Defining the ink customer



Last week we revealed how consumers who are looking to buy ink, toner and other printing supplies are increasingly turning to retailers’ own brands, according to a research report.


Retailers like Staples and Office Depot are seizing a growing share of the $100 billion imaging supply market by marketing their own brands of ink, toner and other supplies. Third party companies like Franklin and Nu-kote are currently feeling the squeeze but according to industry analysts InfoTrends, the trend may affect the likes of HP, Canon and Lexmark.


The printing giants currently own 84 percent of the print supplies market with the remainder split between the retailers that sell their own brands and the likes of Nu-kote. But the murky and ever-shifting market is not helped by a fragmented customer base that is difficult to accurately define. Analysis of customer buying patterns shows that store brand users do not rate reliability and quality as highly as OEM and aftermarket users, although they do appear to seek a balance and value a number of factors including reliability, quality, convenience, price and one-stop shopping.


One report published by technology research firm InfoTrends also reveals that a typical store brand user believes OEM products are better but their primary focus is receiving a better overall value. The Store Brand Imaging Supplies Study reveals that owners of monochrome and colour machines show very few differences when rating the importance of quality, reliability, cost and other features of colour and monochrome toners. There were also almost no difference between the two groups’ ratings of OEM, store brand and aftermarket brand products.


InfoTrends director John Shane told OPI+: "It was interesting that the store brand user does not rate quality and reliability as important as do people who use only OEMs or people who use some of the major aftermarket brands. "The aftermarket brand users rate quality and reliability pretty much as high as OEM only users do and they’re pretty much convinced their products provide that, which in many cases may not be true. On the other hand, the store brands folks appear to take more issues into consideration, such as convenience, the ability to buy more than just toner or ink but other office supplies in the same place, and are juggling a wider array of values when they’re choosing the store brand.


"It was a very interesting set of results, especially that store brand users appear to be a different type of person than the people who choose aftermarket. We weren’t necessarily expecting a difference between those two. We thought it would be more likely that aftermarket users and store brand users would be more similar to each other and OEM-only users would be the ones that were different. But it appears all three are distinct and different from each other."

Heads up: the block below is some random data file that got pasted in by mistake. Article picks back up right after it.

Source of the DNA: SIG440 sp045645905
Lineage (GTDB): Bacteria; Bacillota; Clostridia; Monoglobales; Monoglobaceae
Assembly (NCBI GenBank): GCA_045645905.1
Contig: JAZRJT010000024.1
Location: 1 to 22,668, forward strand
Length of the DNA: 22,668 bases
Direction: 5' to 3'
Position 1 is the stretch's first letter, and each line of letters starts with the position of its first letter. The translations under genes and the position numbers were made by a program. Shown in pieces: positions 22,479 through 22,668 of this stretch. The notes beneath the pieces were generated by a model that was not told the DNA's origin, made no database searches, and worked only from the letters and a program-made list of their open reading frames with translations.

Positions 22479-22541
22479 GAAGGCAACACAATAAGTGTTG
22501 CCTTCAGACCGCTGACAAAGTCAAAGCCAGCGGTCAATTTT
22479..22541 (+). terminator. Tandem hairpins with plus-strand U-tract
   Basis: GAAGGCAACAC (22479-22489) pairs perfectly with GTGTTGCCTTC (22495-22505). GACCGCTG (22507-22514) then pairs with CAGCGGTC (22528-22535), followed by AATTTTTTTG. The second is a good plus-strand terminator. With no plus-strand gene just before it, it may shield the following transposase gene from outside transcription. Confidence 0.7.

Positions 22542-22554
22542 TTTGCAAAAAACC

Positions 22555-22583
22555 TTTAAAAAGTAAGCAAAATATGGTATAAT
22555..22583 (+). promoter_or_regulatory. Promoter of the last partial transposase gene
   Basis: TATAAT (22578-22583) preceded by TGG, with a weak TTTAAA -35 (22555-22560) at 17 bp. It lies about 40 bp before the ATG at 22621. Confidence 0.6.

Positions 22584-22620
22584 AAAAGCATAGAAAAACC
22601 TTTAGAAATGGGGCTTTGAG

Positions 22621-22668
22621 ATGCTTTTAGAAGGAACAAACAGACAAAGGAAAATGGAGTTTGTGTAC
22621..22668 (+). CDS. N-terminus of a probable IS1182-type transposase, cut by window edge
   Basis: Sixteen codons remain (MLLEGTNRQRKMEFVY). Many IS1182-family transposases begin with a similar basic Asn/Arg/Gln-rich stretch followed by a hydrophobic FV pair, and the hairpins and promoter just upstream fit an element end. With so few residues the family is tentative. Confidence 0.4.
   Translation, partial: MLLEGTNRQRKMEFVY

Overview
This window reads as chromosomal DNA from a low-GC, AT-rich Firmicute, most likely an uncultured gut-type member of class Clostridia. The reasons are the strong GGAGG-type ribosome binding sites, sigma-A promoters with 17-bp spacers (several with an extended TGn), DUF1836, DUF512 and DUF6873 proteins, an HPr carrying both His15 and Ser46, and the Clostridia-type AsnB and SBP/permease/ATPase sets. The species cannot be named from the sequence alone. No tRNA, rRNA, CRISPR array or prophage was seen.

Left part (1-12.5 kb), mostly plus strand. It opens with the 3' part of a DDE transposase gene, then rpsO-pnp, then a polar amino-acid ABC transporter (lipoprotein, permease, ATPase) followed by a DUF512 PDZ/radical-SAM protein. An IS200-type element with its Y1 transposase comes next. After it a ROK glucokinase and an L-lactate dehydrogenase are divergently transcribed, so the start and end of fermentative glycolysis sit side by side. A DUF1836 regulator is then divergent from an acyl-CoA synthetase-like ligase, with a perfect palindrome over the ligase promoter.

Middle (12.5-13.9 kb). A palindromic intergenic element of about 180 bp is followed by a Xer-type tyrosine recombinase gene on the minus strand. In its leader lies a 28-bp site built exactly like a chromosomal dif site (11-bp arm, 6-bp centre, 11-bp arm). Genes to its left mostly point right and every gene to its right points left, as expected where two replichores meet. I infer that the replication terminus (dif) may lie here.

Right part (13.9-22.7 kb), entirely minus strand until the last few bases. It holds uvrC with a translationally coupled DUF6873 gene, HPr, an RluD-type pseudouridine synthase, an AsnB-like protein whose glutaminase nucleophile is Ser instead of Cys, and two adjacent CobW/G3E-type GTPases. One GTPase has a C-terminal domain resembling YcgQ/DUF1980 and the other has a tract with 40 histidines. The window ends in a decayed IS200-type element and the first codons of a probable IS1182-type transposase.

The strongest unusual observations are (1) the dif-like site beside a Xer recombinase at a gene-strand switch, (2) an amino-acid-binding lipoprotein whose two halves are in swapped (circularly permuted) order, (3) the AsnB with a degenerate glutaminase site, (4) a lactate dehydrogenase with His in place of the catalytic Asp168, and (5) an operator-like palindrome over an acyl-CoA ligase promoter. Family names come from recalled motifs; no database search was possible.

Shane said there were signs of hope for the aftermarket sector which has been squeezed by the competition from store brands. He added: "People were asking if store brands would completely wipe out the aftermarket brands but it doesn’t appear that that is going to happen. Our research shows there is a core group of people who prefer the aftermarket brands and are willing to go out of their way to acquire them, which in this case means searching the internet and ordering online.


"Now we have got the main superstores already doing store brands as well as some of the consumer electronic stores such as Best Buy, there is not going to be enough room to shift across to store brands at least on the consumer side.


"There continues to be the core group of aftermarket users who continue to be much more interested in hunting out and finding the exact products that they want rather than buying on convenience. Store brands probably won’t be able to penetrate that core market and will probably see a slowing in the shift from aftermarket to store brands."


Shane described typical aftermarket users as being interested in quality and reliability and is convinced aftermarket brands provide what they need. He added: "They rate quality and reliability just as highly as OEM users and they seem to be convinced that the OEM products are simply too expensive." He said InfoTrends plan to carry out further psychographic questioning later to build a clearer demographic picture of each of the three markets and define their character traits. However, he added: "It looked from the data we received that older people are more inclined to go with aftermarket brands and the younger people were more inclined to go with the store brands. Why that is I don’t know.


"There was very little variation across the age range in the share of users who reported using non OEM products, but there was a pretty distinct shift between young people using store brands and older people using aftermarket. The one other thing that was very interesting from the study is that we surveyed inkjet users in the home as well as monochrome laser toner buyers in the office, colour laser toner buyers in the office and home photo paper user,s and those distinctions between OEM only users, store brand users and aftermarket users were all consistent across those four types of market.


"It’s odd that business users of a store brand would be very similar to home users of a store brand and it reminds me of a cartoon of corporate executives going out to buy a big expensive jumbo jet and the first thing the guy does is kick the tyres.


"It proves that people are people whether they’re at home or at work."